In order to do the job right, it's important to understand how the slider is constructed. I have seen a couple of different types:
In the most common design, the plastic knob is mounted on a stainless tube(not a rod). The easy way to tell if this is the design that you have is that the only thing visible in the slider box is the knob and the tube; you can't see the cable.
There is a hole in the tube for the set screw in the knob to pass through. The cable is threaded through the tube and the set screw is tightened, pinching the cable. It also deforms it somewhat, which is why it can be difficult to pull it out. In use, the knob does not slide on the tube, the knob and tube move as one unit.
With the other type, the know rides on a stainless rod low in the slider box and the cable is inserted into a hole above it, where it is held by a set screw. The cable and rod are clearly visible. There are two disadvantages to this design:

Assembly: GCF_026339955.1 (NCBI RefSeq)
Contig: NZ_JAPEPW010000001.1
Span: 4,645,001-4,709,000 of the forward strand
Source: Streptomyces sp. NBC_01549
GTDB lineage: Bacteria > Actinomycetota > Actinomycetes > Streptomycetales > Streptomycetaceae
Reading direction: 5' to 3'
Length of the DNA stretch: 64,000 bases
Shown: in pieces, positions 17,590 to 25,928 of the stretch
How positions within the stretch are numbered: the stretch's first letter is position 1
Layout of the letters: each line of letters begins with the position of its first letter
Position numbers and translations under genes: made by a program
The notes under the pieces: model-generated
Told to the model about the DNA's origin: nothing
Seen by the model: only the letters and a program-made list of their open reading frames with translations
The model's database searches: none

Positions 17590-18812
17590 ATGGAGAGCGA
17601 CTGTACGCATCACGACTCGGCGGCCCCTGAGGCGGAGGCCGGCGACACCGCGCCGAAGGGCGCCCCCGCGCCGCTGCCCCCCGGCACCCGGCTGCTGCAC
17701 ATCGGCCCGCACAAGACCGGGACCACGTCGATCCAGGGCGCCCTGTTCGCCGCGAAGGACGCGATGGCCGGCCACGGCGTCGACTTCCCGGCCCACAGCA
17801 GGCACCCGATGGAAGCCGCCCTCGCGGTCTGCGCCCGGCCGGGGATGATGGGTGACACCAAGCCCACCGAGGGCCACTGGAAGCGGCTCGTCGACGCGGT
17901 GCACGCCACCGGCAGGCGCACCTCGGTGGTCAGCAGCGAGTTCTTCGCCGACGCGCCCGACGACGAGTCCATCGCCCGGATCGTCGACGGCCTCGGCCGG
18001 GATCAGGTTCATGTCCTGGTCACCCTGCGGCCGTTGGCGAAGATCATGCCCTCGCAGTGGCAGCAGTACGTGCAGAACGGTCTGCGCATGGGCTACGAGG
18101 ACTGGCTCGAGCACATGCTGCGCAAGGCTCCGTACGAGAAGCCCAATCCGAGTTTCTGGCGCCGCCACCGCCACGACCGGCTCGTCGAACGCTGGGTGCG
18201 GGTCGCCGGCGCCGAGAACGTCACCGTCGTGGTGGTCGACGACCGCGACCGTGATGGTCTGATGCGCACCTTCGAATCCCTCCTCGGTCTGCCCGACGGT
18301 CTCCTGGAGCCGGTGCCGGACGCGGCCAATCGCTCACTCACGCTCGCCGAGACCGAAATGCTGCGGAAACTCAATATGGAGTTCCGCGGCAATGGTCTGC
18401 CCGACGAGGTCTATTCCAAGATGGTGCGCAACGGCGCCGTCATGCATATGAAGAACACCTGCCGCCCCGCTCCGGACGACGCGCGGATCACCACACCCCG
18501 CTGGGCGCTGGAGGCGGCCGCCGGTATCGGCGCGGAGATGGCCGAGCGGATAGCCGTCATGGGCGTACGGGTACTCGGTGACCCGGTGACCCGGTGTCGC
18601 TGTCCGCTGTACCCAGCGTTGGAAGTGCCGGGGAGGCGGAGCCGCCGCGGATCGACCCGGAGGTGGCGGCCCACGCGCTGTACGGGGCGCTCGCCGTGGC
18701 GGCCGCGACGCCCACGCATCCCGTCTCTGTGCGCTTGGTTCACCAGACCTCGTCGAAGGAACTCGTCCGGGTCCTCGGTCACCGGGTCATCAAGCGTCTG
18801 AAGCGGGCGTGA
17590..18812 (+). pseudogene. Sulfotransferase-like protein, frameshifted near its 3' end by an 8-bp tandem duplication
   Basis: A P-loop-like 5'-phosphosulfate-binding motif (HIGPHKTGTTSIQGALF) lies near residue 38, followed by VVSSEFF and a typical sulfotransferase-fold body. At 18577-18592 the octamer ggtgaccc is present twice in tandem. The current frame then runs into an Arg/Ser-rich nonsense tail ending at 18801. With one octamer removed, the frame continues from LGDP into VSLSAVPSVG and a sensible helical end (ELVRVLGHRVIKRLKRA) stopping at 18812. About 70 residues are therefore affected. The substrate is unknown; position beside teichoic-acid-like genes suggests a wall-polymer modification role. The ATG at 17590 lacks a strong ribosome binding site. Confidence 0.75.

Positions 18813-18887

1- The cable is unsupported in the slider box, which makes it prone to kinking.
2- When the set screw is tightened, it presses the cable into the plastic of the knob, which molds to the shape of the cable. While this holds the cable securely, it can make it quite difficult to pull the cable out.
With either design, rinsing with fresh water to dissolve any salt deposit, then spraying with a water-displacing lube (WD-40, LPS, etc.) will help to make it easier to remove the cable from the slider. Installing the new cable is the reverse of the removal process.
One caveat, there are also different cable attachment methods at the skeg, which can be equally confusing and require very different repair methods. If you're lucky, yours will have a set screw, but the cables can still be tough to remove.